The Moor Pool Estate is a Garden Suburb in Harborne, Birmingham. The estate was designed to be a low-density housing scheme and the concept was drawn up by John Sutton Nettleford who was the first Chairman of Birmingham’s town planning committee. Moor Pool area has around 500 houses spread across 54 acres. There are 6 different house styles in the roads that link together across the estate. The houses also take advantage of the contours of the land, and this gives pleasing views of the area.
John Nettleford was appalled with the living conditions in the back to backs which were typical of the housing in the City. Moor Pool Estate was seen as a solution that catered for the expanding urban population of Birmingham. The policy of building garden suburbs ensured that people would enjoy access to clean air and green spaces. The estate was built between 1907 and 1912 and is maintained by the Moor Pool Heritage Trust. The area is an example of how Garden suburbs were planned to provide low-cost housing in a semi-rural environment.
A visit to Moor Pool Estate was organised as an Instameet by IgersbirminghamUK. Luckily it was a glorious sunny day. We met at the entrance to the Hall and then walked around the Circle to overlook the tennis courts. This is where Louise Deakin who is the Education, Engagement and Outdoors Officer for the Trust gave us an enthusiastic account of the Moor Pool Estate past, present and future. I learnt about the connection of the Nettleford family and Winterbourne House which was interesting. Louise handed out an information leaflet that included a map of the area. I have reproduced the map below as I can refer to it during my blog.
Once the briefing had finished, I wandered around the Circle and the tennis courts and the beginning of Carless Avenue. Following this I made my way around to the shops on the circle. There was a colourful banner celebrating the Queen’s Platinum Jubilee over the optician’s shop. My path went along Park Edge towards Margaret Grove and the listed flats on Ravenhurst Road. There is a viewing point over Mill Pool giving a traditional view of the area. It is these pictures that you first encounter when searching on the Internet about the Trust. There was a person fishing in the pool and he had many photographs taken by the IgersbirminghamUK group. Margaret Grove was very pretty with the houses nestling into the lie of the land. I also discovered the various alleyways through the area. Louise mentioned that these were not paths to personal properties but pathways to encourage the garden suburb approach. Where Margaret Grove met Moor Pool Avenue are the Nettlefold Gardens and the Moorpool tennis club. The latter being the second tennis club in the Trust. I walked up to the disused railway line which is now a footpath. Here the residents would have had train access to the City of Birmingham. Moving back to the Circle via Moor Pool I encountered a few cats taking advantage of the warm sun. The houses here are of a different style and sit up and away from the road.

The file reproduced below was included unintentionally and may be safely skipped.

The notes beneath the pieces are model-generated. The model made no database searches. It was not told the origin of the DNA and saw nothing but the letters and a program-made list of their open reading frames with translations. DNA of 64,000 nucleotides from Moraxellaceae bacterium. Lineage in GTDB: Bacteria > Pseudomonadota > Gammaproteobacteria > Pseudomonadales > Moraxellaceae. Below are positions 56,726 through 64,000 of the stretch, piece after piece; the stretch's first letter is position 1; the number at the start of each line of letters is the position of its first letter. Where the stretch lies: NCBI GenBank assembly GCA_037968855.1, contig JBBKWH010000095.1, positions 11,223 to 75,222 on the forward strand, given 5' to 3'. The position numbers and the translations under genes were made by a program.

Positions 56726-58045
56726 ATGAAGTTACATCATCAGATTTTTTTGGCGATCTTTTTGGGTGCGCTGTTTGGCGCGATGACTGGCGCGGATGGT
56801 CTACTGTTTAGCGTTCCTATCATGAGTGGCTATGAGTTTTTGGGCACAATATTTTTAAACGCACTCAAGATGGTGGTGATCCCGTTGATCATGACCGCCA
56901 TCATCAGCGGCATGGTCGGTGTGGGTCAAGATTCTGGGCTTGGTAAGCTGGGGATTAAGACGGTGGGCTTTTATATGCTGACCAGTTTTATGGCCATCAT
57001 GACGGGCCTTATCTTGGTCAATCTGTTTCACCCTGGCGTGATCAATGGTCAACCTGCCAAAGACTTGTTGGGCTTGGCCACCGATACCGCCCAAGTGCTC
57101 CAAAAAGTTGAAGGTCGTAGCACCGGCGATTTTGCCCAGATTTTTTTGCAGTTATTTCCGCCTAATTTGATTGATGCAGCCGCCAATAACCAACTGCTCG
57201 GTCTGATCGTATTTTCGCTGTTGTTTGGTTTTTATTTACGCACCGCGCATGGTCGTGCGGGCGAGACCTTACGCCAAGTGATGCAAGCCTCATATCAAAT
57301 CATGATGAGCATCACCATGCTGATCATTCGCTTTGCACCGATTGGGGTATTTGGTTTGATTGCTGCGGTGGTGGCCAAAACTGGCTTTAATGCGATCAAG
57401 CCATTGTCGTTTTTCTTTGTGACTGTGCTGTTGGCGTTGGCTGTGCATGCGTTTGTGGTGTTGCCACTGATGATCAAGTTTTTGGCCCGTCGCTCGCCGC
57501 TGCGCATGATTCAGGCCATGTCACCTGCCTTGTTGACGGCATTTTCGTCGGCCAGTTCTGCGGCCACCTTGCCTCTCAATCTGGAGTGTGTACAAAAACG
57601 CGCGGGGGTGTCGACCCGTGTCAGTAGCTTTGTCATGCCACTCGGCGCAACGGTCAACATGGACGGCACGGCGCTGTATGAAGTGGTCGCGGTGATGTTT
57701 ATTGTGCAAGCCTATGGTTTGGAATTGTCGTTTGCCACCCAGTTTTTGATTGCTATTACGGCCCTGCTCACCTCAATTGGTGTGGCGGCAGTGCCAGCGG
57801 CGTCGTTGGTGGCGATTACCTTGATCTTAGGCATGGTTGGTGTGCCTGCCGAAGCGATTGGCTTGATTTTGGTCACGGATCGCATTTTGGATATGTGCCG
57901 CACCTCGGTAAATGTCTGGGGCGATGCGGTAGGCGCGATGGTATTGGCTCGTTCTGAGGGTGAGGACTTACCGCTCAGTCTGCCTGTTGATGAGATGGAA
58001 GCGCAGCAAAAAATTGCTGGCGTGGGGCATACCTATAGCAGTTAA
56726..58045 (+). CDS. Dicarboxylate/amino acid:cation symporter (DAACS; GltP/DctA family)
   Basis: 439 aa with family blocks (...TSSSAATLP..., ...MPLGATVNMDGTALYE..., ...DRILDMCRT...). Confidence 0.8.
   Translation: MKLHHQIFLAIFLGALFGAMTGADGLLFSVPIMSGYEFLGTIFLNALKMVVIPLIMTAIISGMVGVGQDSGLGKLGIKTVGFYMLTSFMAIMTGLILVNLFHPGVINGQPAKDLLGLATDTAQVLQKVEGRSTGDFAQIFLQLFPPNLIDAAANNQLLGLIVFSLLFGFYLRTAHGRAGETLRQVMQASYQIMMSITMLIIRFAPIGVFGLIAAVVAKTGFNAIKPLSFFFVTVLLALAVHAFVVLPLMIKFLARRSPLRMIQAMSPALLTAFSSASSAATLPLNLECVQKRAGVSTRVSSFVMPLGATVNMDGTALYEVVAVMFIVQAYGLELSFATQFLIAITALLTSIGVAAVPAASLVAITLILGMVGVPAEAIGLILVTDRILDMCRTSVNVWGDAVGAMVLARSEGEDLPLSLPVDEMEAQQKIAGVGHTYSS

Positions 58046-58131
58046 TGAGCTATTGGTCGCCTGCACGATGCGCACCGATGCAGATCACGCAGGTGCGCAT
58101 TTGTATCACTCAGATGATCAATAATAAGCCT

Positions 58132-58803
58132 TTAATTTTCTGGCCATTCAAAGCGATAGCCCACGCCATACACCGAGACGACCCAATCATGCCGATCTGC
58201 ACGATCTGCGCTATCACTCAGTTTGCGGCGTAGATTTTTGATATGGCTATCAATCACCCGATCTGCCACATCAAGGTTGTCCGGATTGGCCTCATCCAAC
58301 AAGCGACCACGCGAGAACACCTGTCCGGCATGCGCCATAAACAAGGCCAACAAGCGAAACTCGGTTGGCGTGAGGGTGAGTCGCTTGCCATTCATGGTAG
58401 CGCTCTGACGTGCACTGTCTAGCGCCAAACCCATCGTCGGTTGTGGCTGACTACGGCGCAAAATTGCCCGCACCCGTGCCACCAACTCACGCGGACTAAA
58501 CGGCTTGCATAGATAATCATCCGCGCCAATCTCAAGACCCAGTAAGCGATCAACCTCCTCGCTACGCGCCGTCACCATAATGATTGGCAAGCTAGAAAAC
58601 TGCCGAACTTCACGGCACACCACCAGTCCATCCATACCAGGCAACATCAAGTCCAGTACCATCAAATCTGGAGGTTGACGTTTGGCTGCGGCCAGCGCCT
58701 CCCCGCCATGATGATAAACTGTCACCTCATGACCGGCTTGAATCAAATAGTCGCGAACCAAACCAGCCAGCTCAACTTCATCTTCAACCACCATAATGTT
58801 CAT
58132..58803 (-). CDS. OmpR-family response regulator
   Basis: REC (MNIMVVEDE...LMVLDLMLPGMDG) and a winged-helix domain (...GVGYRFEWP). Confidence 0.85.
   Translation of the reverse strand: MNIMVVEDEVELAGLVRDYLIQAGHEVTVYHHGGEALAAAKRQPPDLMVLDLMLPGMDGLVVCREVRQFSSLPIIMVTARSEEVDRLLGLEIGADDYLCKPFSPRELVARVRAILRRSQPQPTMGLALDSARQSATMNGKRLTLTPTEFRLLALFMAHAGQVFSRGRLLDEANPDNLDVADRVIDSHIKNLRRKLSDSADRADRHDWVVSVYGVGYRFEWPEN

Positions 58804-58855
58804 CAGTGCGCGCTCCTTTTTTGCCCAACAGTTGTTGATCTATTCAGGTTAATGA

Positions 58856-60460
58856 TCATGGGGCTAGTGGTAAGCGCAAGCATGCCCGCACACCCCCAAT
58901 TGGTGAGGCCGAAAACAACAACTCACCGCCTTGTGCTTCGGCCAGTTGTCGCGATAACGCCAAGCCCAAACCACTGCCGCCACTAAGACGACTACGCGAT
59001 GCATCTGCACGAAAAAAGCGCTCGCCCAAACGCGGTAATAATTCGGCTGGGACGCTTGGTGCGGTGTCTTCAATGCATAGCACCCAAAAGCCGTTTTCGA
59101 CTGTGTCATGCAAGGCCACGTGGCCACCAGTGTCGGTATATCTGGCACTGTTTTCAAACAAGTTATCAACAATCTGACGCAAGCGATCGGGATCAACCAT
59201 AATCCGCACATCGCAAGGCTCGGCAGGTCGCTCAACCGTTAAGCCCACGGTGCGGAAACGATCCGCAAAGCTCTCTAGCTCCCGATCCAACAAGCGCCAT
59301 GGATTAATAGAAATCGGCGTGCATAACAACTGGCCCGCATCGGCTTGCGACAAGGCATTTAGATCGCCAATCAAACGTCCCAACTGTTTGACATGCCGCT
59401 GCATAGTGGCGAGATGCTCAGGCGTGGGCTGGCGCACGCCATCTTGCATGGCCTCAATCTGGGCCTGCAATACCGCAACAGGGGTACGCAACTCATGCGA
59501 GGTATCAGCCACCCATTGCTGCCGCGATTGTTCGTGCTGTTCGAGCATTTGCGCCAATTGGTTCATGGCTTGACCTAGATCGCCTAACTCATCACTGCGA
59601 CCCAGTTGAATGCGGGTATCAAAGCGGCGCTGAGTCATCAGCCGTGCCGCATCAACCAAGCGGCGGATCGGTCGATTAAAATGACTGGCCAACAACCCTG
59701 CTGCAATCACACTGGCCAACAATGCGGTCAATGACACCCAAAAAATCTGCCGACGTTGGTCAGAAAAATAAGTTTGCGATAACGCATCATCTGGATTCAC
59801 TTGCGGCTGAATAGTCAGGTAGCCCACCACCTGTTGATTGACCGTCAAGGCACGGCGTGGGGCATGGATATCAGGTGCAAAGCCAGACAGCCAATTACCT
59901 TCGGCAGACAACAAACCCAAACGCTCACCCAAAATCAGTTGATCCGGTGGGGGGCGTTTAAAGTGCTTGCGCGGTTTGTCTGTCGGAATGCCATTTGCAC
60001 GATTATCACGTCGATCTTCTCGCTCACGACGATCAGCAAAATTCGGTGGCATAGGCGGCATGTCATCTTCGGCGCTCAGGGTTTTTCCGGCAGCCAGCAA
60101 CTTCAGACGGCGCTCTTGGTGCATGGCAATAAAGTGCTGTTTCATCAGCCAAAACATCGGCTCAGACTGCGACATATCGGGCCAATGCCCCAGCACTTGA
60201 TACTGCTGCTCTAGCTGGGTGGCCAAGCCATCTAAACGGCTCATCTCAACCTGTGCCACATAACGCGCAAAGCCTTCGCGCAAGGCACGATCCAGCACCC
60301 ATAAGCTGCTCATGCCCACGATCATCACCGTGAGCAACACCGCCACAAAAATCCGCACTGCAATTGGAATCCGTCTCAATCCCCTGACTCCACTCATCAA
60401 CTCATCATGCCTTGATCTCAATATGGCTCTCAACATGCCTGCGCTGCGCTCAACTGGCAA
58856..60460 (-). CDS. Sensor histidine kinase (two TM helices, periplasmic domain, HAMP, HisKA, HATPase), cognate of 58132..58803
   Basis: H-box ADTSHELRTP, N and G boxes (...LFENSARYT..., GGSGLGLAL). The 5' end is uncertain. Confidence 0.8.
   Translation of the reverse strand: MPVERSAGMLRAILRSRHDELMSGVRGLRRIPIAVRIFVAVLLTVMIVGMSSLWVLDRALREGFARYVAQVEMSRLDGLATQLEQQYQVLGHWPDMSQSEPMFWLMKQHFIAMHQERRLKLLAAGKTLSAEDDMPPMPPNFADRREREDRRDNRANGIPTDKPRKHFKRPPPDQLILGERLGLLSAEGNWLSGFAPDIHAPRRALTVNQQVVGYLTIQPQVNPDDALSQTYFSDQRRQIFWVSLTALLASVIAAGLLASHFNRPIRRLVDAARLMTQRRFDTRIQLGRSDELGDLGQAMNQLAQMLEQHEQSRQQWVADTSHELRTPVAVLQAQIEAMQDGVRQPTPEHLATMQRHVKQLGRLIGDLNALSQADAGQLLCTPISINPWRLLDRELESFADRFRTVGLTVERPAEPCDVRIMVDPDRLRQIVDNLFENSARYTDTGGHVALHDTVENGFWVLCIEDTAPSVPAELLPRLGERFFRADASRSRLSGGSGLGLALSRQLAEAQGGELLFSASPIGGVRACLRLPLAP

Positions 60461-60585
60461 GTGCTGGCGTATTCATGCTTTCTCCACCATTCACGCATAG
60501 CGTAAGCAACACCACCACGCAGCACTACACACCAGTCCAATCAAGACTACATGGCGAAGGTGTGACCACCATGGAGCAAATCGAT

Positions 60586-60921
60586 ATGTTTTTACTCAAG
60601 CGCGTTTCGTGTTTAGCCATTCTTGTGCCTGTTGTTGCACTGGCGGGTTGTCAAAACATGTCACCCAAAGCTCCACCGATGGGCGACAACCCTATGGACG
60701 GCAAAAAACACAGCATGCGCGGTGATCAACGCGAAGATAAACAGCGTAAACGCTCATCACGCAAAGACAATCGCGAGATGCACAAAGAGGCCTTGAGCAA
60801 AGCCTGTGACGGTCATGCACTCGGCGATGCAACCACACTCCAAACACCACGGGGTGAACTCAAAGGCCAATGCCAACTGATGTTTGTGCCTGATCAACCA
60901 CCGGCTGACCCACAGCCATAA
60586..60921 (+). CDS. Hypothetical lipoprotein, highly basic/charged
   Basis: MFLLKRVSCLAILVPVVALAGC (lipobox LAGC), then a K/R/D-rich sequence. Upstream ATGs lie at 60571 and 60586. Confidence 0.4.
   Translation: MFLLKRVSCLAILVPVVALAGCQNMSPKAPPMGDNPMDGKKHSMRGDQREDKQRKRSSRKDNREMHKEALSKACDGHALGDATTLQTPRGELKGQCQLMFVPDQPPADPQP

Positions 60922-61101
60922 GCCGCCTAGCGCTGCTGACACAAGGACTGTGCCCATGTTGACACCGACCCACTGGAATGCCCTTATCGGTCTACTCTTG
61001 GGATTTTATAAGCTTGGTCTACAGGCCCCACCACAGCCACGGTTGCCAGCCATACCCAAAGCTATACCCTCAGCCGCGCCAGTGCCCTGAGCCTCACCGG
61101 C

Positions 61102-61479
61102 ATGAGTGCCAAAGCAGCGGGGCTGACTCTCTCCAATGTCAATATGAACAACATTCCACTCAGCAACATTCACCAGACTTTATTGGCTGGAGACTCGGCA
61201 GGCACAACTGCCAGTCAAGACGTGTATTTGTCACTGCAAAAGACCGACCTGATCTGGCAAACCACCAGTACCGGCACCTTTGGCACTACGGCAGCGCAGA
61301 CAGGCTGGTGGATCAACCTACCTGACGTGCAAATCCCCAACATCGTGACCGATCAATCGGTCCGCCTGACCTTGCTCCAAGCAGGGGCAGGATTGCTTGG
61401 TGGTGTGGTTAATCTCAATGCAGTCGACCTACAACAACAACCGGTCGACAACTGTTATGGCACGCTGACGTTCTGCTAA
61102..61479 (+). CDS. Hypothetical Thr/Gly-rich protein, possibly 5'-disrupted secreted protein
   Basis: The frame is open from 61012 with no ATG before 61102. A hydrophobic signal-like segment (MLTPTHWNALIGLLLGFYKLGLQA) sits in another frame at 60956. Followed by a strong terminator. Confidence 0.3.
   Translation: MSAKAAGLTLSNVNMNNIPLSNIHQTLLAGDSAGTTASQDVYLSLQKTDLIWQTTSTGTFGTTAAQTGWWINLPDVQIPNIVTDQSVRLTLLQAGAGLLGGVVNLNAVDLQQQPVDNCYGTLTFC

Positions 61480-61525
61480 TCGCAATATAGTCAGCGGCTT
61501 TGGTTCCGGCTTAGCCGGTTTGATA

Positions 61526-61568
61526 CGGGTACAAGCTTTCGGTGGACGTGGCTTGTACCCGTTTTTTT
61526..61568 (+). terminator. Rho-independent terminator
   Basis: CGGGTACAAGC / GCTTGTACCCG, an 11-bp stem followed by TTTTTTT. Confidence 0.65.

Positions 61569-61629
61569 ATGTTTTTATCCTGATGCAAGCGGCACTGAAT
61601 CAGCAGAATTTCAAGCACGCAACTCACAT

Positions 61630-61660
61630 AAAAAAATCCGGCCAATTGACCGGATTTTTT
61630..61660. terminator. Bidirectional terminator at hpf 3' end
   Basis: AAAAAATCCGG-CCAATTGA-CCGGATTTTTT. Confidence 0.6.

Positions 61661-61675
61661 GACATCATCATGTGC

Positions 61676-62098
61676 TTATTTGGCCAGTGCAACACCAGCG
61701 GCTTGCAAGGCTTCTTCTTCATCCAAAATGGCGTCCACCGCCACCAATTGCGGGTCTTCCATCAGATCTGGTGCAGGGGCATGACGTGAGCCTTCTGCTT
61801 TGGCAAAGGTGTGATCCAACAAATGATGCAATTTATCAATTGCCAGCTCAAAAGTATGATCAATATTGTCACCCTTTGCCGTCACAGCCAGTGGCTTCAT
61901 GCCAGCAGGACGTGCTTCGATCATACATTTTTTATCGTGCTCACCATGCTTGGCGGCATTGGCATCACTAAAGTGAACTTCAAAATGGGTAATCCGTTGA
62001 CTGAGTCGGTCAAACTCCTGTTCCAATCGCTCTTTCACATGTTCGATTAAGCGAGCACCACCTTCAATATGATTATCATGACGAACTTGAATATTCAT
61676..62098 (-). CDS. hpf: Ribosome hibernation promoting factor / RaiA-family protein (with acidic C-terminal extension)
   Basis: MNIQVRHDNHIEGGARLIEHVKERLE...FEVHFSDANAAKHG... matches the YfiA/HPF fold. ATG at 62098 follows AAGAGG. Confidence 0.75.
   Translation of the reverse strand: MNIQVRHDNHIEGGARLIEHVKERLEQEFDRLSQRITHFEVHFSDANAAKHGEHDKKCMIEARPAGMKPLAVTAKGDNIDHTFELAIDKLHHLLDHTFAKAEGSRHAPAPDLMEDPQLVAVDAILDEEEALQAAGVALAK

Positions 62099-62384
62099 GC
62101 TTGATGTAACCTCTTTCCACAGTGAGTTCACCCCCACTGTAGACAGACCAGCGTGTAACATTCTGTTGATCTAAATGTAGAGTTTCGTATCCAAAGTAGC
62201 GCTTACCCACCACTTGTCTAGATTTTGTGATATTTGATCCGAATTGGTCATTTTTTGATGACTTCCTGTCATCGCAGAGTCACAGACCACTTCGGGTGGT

I caught up with the rest of the group and took one of the footpaths to the side of the Pool. I took a few more pictures of the fisherman who was still there. This footpath led onto the bowling green. It is not a level crown surface as the picture shows so it must be a challenging game to play. Back to the Circle to meet up the rest of the IgersbirminghamUK participants and we adjourned to Harborne high street to the pub and a chance to talk about our pictures and the ones that got away.
Thank you to Louise Deakin and the Moor Pool Heritage Trust for inviting us to their home. I enjoyed the visit, and hope that these pictures along with those from IgersbirminghamUK will go a long way to advertising a real gem of a place to visit with a great history to match.
Please follow @igersbirminghamUK to learn more about our activities and upcoming Instameets. Thank you to Nicky Butler who organised this Instameet on behalf of the IgersbirminghamUK team. Thanks to Lena and John for their support of IgersbirminghamUK as well.